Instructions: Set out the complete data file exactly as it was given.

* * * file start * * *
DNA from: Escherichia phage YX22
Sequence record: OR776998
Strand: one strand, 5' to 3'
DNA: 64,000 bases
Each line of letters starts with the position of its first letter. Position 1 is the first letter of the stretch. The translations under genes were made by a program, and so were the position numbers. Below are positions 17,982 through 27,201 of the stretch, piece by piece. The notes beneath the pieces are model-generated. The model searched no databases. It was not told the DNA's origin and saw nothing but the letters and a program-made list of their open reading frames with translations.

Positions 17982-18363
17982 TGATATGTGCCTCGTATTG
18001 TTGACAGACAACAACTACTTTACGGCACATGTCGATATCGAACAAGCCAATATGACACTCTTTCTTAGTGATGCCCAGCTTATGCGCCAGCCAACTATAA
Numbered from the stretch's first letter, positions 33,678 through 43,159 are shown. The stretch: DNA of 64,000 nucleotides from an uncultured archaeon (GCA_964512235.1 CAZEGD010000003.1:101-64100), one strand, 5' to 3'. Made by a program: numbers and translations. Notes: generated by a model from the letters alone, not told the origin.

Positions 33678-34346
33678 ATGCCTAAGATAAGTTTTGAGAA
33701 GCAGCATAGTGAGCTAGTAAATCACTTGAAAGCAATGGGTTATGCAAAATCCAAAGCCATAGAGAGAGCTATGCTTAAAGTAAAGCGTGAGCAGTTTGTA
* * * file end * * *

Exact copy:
DNA from: Escherichia phage YX22
Sequence record: OR776998
Strand: one strand, 5' to 3'
DNA: 64,000 bases
Each line of letters starts with the position of its first letter. Position 1 is the first letter of the stretch. The translations under genes were made by a program, and so were the position numbers. Below are positions 17,982 through 27,201 of the stretch, piece by piece. The notes beneath the pieces are model-generated. The model searched no databases. It was not told the DNA's origin and saw nothing but the letters and a program-made list of their open reading frames with translations.

Positions 17982-18363
17982 TGATATGTGCCTCGTATTG
18001 TTGACAGACAACAACTACTTTACGGCACATGTCGATATCGAACAAGCCAATATGACACTCTTTCTTAGTGATGCCCAGCTTATGCGCCAGCCAACTATAA
Numbered from the stretch's first letter, positions 33,678 through 43,159 are shown. The stretch: DNA of 64,000 nucleotides from an uncultured archaeon (GCA_964512235.1 CAZEGD010000003.1:101-64100), one strand, 5' to 3'. Made by a program: numbers and translations. Notes: generated by a model from the letters alone, not told the origin.

Positions 33678-34346
33678 ATGCCTAAGATAAGTTTTGAGAA
33701 GCAGCATAGTGAGCTAGTAAATCACTTGAAAGCAATGGGTTATGCAAAATCCAAAGCCATAGAGAGAGCTATGCTTAAAGTAAAGCGTGAGCAGTTTGTA